I’m not telling you that Mediation is magic dust. It’s not something you can sprinkle on years of hurt, mistrust, betrayal, anger, or other raw emotions to make all the bad stuff disappear. I am telling you it’s a way to start a conversation that can have a different ending than others you’ve had before. And I’m telling you it’s an opportunity to be heard and craft a resolution for your family, and about your stuff, that is personalized in a way a judge just can’t accomplish. I’m telling you this process does not have the tear-each-other-to-shreds result that a trial can have. And I’m telling you, most important of all, that you can leave the mediation room with dignity intact, a desire to work together better for the children, and a sense of satisfaction having crafted a solution you believe works for your situation.
I can’t offer any solace regarding how you might feel leaving the courtroom if you choose to go to trial – because that’s an unknown.
Take the Bat out of the Battle (with mediation)
Marriage: Troubled Waters or Sea Glass?
I can certainly appreciate your change in perspective having been a teacher and a parent exchanging moments with parents and teacher both directions. But the irony, is that I read your article because I thought it said, The Me in Meditation. Since I”d been practicing meditation lately and struggling with some issues I jumped on your article. When I finished it, I reflected on your situation and thought about how we learn best in life–through experience. Ha Ha, My mind and eyes don’t always see or read the same things. Glad I read your story.
Thanks, Letty! You’re not the only one who saw “meditation” – almost every time I googled “mediation” with another word as I prepared articles, I’d get the “do you mean meditation?” message – a topic I’m definitely not qualified to write about! What a difference inverting two letters can make!
Shel this is a wonderful post, we never, ever stop learning do we and thats the beauty of this life. Thanks for keeping it real.
I’m with you, Kath – if the learning stops we get downright stagnant! Hope you have a great week!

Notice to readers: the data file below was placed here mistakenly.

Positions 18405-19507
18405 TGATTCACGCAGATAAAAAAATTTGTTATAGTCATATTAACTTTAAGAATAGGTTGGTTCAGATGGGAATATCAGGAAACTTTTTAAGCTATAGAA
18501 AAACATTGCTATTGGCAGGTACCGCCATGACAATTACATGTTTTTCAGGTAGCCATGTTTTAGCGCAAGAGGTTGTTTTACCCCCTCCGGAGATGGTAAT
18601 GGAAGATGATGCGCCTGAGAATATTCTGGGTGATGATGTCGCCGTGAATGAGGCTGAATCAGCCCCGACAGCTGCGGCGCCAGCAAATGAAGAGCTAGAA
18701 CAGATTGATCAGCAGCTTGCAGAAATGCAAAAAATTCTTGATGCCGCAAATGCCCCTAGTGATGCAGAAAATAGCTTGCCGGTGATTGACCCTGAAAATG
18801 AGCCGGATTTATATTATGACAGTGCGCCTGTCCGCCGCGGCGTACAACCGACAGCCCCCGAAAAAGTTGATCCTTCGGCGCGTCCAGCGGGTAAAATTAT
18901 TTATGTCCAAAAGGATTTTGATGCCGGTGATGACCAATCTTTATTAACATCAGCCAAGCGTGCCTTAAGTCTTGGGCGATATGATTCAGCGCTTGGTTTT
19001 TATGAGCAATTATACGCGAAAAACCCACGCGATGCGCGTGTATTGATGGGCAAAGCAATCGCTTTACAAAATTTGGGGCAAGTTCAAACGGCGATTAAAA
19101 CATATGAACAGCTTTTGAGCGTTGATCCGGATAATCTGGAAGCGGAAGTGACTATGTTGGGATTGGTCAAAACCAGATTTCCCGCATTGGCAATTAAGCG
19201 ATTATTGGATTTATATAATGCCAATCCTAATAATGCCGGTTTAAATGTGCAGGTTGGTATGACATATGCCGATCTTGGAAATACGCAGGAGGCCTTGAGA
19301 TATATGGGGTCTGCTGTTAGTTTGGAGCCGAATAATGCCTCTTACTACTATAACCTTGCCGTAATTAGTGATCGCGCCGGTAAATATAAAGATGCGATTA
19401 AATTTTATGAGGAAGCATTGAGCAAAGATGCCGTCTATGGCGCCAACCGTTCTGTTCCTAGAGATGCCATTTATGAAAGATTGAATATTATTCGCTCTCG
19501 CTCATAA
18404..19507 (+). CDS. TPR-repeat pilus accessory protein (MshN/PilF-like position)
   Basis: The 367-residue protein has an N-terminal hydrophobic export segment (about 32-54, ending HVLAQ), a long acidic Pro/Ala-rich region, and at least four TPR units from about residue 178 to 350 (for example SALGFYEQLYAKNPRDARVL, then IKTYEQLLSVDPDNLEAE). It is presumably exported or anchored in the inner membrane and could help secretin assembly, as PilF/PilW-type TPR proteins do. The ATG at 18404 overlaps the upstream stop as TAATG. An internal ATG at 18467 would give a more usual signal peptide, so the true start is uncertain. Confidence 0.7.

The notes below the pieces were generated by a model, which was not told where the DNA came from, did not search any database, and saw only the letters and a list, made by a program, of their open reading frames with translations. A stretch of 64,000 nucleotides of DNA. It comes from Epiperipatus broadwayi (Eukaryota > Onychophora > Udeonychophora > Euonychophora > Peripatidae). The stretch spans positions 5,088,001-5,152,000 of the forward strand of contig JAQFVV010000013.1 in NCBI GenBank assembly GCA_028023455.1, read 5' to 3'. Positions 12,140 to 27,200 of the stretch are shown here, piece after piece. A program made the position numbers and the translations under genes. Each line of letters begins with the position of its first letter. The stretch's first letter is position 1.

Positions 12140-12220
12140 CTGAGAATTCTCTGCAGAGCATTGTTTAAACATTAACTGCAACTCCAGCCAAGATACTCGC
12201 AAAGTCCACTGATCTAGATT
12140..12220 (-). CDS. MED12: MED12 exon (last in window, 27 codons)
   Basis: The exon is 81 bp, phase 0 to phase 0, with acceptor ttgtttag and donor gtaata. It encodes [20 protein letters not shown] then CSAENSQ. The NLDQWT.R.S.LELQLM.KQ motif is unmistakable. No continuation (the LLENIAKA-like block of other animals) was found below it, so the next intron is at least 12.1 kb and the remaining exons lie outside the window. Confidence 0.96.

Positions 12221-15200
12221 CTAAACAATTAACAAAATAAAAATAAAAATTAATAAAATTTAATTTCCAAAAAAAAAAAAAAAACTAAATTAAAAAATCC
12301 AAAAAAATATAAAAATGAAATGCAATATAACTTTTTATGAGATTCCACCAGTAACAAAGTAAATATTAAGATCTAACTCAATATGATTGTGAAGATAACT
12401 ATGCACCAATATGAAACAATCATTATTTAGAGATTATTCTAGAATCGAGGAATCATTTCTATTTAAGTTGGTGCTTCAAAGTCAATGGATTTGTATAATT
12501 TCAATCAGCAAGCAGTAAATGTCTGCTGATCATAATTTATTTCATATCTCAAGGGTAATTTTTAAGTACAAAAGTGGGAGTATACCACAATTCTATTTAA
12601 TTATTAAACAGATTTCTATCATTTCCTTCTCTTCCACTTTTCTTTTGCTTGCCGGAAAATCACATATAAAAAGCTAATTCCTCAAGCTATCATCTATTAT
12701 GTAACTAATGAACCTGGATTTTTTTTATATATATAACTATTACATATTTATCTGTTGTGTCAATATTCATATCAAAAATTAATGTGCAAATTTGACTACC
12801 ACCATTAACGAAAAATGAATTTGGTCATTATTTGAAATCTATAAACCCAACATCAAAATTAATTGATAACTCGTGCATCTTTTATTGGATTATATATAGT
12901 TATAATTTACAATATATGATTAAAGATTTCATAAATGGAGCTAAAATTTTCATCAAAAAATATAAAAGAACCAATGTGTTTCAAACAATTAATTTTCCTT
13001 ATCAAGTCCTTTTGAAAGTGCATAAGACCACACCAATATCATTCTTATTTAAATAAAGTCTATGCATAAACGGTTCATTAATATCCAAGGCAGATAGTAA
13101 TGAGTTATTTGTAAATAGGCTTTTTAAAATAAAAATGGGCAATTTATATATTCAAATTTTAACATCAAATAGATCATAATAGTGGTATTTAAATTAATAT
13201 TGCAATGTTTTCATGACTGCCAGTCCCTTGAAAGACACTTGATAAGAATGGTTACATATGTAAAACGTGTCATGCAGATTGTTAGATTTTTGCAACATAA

My favorite reminder is that it’s not wise to roll your eyes at a judge. 🙂
As usual, though, the entire article is excellent, Shel.
Thanks, Marylin! I have seen more than one attorney humbled by a dressing down in open court because of such gestures. Who knew controlling one’s eyes could take such a mighty effort??
[…] inflict. Having described the process and it’s benefits in previous articles, including why my perspective changed after participating in a mediation as a party, I thought I’d pass on some tips from an […]
Ha ha…you’re right, Shel, eyeball rolling directed toward the judge is never a good idea. 🙂
I saw some pretty great results with mediation back in my day. Great post!
Thanks, Jill! I think even when parties walk away with exactly what a judge MAY have ordered, it still is more palatable to have participated in the outcome. However, I still fight mandated mediation in my county (it’s mandatory in some surrounding counties) because I think it can be a time and money waster if someone is coming into because they were court-ordered and are determined to sabotage the effort. Not that it doesn’t sometimes work even under those circumstances, but I think people’s resources need to be factored into the equation.
Brilliant – and so true!! Kudos to you Shel. I love that you share you can still learn something about your own well known professional role 🙂 Isn’t this true of life, every day? You are an inspiration!
Thanks, Pauline. Some lessons are foisted upon us and some we seek out, but the learning just never ends – thank goodness! Wouldn’t it be a dull place otherwise??
Once again, you have given some great advice! You know just the right thing to say and how to say it. You are very gifted, Shel!
Thanks, Ashely. We may have opportunity to revisit this topic!
Very good read and great advice. Very encouraging! Makes my heart happy 🙂
Seeing you were one of the first to read this post, and that you took the time to comment, absolutely made my day, Jessica!It’s easy to write good pieces when one has good people like you for inspiration!